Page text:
Monday, March 4, 2013

Writing Prompts

By Stephen L. Brayton

In the last thirteen years I’ve been a member of at least half a dozen writers’ groups. One of the reasons I stopped attending some of them was apathy. Not that I didn’t care, but others didn’t keep up with their writing projects. I understand how other commitments and schedules conflict sometimes with writing. I’m not discussing those instances. I’m concerned about those who attend meetings but don’t bring anything to read or share. It is quite obvious the person just didn’t want to write.

However, there are times when forced writing doesn’t accomplish anything but a headache wasted time. This I also understand. I get to a point in my writing where I can’t seem to put anything substantive on paper. Call it writer’s block if you want but most writers experience it at various times.

In many of the critique groups I’ve joined, including the current one, some may offer prompts to spur the imagination, juice up the creativity, get people thinking and putting SOMETHING down on paper.

Writing prompts are familiar and there are various types. Here's just one example: Each person writes down a place (i.e. setting). Then everybody trades slips and the next person writes an emotion. Trade again and the third item listed is an item. (Could be anything from an axe to a shoe to a moped). Voila! Create a short story from the list.

My current group offers a weekly challenge. Sometimes it will be a strange phrase seen in a newspaper or a certain subject or writing aspect. One week it was using onomatopoeia. A recent challenge was writing bad fiction on purpose, breaking all grammar and spelling and punctuation rules.

I often receive my prompts from television shows or radio broadcasts or something will strike me as interesting in the current book I’m reading. While writing my newest release, Alpha, I encountered many sticking points throughout the story where I needed to put aside the manuscript and write something else. I needed to focus on another topic, other characters, and let the original problem work itself out. In time, the bump would be smoothed over and I could continue on the book.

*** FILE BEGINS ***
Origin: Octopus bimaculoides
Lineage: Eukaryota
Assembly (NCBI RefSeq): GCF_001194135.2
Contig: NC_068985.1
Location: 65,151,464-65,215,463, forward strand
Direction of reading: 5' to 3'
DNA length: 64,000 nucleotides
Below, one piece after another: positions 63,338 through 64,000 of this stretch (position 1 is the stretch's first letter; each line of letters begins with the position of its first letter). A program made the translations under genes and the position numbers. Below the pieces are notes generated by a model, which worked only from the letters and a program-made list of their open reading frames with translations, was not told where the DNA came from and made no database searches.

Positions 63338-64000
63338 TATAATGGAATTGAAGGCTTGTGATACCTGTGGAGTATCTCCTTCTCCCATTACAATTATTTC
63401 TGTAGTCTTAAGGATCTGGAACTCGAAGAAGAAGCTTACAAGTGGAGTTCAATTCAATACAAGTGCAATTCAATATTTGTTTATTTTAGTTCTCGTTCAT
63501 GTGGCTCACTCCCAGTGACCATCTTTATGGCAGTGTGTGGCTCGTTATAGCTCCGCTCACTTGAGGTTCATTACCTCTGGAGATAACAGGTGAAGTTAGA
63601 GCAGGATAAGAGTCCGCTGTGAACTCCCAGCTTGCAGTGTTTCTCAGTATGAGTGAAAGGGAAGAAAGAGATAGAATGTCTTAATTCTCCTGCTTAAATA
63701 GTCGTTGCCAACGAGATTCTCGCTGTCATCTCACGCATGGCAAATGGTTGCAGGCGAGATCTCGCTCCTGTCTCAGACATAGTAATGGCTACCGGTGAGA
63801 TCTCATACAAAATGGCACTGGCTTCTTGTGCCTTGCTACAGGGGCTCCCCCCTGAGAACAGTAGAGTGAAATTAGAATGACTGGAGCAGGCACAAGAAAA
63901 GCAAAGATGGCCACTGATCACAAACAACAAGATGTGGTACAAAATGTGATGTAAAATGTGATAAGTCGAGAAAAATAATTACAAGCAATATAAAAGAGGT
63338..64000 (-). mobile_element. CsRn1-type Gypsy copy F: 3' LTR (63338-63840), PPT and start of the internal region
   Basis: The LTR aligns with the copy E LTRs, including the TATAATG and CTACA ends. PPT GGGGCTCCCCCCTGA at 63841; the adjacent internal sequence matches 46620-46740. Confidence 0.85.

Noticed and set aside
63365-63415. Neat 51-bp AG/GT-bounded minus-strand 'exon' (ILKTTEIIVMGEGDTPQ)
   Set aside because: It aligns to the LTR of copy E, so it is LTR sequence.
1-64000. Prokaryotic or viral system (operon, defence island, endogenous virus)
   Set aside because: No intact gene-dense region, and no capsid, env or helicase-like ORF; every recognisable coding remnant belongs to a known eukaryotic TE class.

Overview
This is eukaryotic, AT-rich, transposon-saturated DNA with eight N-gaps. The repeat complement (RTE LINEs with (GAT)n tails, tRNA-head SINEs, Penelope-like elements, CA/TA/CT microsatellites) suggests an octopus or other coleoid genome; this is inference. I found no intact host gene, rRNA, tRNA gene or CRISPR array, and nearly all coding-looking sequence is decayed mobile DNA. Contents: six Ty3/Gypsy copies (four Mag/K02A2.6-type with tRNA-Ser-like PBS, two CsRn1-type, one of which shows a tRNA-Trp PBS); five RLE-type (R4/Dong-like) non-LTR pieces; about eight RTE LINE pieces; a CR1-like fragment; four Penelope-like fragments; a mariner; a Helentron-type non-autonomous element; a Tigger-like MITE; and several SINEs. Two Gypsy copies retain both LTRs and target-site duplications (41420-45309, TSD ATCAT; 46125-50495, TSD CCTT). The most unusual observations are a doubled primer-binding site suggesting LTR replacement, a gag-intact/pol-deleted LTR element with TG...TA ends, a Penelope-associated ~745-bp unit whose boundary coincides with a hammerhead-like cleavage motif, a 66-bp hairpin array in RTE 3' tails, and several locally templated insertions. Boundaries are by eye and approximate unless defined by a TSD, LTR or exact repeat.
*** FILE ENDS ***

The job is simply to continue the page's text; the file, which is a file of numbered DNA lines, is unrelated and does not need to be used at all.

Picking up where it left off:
I don’t think writing prompts need to be difficult. Open the dictionary at a random point, close your eyes and put your finger on the page. Whatever word you’ve covered, type it into the Internet image search engine of Google, Yahoo, or any other popular page. Who knows what you’ll discover. Some pictures are related to the word only by a stretch of the imagination. This is what makes it fun. Create a story from one of those weird word images.

Do you want some examples? Try an image search for any of these words:
Saaremaa’ ‘macabre’ ‘dybbuk’ ‘fibroma’

The world is a weird and wonderful place and you’re going to find some interesting pictures. I guarantee you won’t find a single word that doesn’t have an image, even if the computer must search long and far for one. If you’re more daring, turn off your filters.

One warning: don’t get hooked and spend all your time on the Internet searching for weird pictures. Surfing the web can allow your mind to roam free, but you’ll find hours have passed and you’ve accomplished nothing.

Remember to write.
Stephen L. Brayton owns and operates Brayton’s Black Belt Academy in Oskaloosa, Iowa. He is a Fifth Degree Black Belt and certified instructor in The American Taekwondo Association.He began writing as a child; his first short story concerned a true incident about his reactions to discipline. During high school, he wrote for the school newspaper and was a photographer for the yearbook. For a Mass Media class, he wrote and edited a video project.In college, he began a personal journal for a writing class; said journal is ongoing. He was also a reporter for the college newspaper.During his early twenties, while working for a Kewanee, Illinois radio station, he wrote a fantasy based story and a trilogy for a comic book. He has written numerous short stories both horror and mystery. His website is: He has two blogs at: and